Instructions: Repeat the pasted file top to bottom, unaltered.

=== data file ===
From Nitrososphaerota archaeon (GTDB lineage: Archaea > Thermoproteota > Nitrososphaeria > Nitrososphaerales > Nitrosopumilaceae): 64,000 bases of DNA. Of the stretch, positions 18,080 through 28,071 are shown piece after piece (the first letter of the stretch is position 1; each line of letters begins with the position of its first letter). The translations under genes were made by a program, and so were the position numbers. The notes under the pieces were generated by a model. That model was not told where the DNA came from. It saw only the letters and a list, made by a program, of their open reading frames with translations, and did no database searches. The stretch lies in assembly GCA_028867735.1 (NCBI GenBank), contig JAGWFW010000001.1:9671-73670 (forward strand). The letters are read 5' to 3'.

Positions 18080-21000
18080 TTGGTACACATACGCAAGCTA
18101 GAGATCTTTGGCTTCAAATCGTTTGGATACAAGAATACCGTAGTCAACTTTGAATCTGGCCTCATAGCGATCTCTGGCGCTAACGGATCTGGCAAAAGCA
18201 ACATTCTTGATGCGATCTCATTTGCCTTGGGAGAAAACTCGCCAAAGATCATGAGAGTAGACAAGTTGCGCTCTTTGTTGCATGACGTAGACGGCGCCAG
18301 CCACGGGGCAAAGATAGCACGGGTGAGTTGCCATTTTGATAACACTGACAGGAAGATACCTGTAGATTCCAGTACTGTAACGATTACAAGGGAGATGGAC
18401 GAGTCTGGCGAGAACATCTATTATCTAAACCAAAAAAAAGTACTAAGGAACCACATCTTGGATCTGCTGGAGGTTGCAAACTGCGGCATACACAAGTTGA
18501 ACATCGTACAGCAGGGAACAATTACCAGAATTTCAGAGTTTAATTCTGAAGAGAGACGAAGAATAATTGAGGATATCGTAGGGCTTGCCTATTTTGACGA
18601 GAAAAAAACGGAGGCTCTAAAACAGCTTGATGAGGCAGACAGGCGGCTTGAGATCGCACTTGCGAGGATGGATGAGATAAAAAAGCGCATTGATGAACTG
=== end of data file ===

From Nitrososphaerota archaeon (GTDB lineage: Archaea > Thermoproteota > Nitrososphaeria > Nitrososphaerales > Nitrosopumilaceae): 64,000 bases of DNA. Of the stretch, positions 18,080 through 28,071 are shown piece after piece (the first letter of the stretch is position 1; each line of letters begins with the position of its first letter). The translations under genes were made by a program, and so were the position numbers. The notes under the pieces were generated by a model. That model was not told where the DNA came from. It saw only the letters and a list, made by a program, of their open reading frames with translations, and did no database searches. The stretch lies in assembly GCA_028867735.1 (NCBI GenBank), contig JAGWFW010000001.1:9671-73670 (forward strand). The letters are read 5' to 3'.

Positions 18080-21000
18080 TTGGTACACATACGCAAGCTA
18101 GAGATCTTTGGCTTCAAATCGTTTGGATACAAGAATACCGTAGTCAACTTTGAATCTGGCCTCATAGCGATCTCTGGCGCTAACGGATCTGGCAAAAGCA
18201 ACATTCTTGATGCGATCTCATTTGCCTTGGGAGAAAACTCGCCAAAGATCATGAGAGTAGACAAGTTGCGCTCTTTGTTGCATGACGTAGACGGCGCCAG
18301 CCACGGGGCAAAGATAGCACGGGTGAGTTGCCATTTTGATAACACTGACAGGAAGATACCTGTAGATTCCAGTACTGTAACGATTACAAGGGAGATGGAC
18401 GAGTCTGGCGAGAACATCTATTATCTAAACCAAAAAAAAGTACTAAGGAACCACATCTTGGATCTGCTGGAGGTTGCAAACTGCGGCATACACAAGTTGA
18501 ACATCGTACAGCAGGGAACAATTACCAGAATTTCAGAGTTTAATTCTGAAGAGAGACGAAGAATAATTGAGGATATCGTAGGGCTTGCCTATTTTGACGA
18601 GAAAAAAACGGAGGCTCTAAAACAGCTTGATGAGGCAGACAGGCGGCTTGAGATCGCACTTGCGAGGATGGATGAGATAAAAAAGCGCATTGATGAACTG